Ron Terada (Canadian, b. 1969) hails from Vancouver, British Columbia, which has been a hotbed of conceptual art since the 1960s. The Vancouver scene as it exists today was shaped by an international outlook, a reliance on photography, and a savvy relationship to the processes and strategies of mass media, exemplified in the work of artists such as Vikky Alexander, Roy Arden, IAIN BAXTER&, Rodney Graham, Roy Kiyooka, Ken Lum, Steven Shearer, Jeff Wall, Ian Wallace, and many others. Vancouver artists are hyper-aware of their heritage as Canadians. Through trenchant critique and ongoing dialogue, they have created a sophisticated and self-aware community in which to work. Terada has forged an extremely personal path through this rich territory, participating in an ongoing analysis of his hometown and its art mythology while also constantly taking stock of his status within that tradition. What might at first appear to be coolly detached riffs on art-world styles and conventions become, with careful study and across numerous examples, a touching and vulnerable exploration of self—as it is manifested through taste, success, identity, and psychology.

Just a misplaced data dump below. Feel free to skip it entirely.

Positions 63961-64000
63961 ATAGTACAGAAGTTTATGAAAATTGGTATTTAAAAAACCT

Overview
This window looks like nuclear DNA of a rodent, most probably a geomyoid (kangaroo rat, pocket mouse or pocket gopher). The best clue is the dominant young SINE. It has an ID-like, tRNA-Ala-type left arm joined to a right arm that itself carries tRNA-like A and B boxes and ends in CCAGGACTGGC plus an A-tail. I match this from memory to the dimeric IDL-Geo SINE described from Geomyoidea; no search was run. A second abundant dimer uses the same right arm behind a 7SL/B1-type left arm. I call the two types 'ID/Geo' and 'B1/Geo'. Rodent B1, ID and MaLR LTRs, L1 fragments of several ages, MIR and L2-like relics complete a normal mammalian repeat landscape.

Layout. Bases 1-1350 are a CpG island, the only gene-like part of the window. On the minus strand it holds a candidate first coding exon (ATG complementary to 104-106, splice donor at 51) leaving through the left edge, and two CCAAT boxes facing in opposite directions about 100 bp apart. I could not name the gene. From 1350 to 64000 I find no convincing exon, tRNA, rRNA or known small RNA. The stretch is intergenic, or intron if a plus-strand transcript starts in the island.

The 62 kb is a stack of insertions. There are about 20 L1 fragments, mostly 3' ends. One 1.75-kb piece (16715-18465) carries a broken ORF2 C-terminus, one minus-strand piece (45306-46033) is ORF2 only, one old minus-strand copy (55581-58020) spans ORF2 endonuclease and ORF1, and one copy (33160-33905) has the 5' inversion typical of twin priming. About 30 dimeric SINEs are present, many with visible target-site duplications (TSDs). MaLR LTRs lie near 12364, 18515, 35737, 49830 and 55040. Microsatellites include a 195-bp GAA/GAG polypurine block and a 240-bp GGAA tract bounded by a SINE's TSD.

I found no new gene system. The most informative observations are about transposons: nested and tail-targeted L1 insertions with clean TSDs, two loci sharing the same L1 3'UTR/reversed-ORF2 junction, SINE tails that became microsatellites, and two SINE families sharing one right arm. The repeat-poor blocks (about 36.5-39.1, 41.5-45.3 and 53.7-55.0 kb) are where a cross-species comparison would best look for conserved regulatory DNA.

Terada does not wear his heart on his sleeve, and in his choice of media, slogans, and approaches he deflects any easy recognizability, yet slowly and carefully his work reveals a deeply human desire to communicate. This conflict is apparent in the title of the exhibition, Being There. Through these paintings, sculptures, signs, videos, and photographs he tries to impart aspects of himself, and yet nowhere is a straightforward self-portrait on offer. In classic Generation X fashion—to use the term coined by his fellow Vancouverite Douglas Coupland, an artist, theorist, and novelist—Terada’s career thus far embodies Coupland’s idea that “the time you feel lonely is the time you most need to be by yourself. Life’s cruelest irony.” Terada has shown extensively in Canada and been included in many group shows worldwide. This is only his second solo exhibition in the United States.
This exhibition is curated by MCA James W. Alsdorf Chief Curator Michael Darling.
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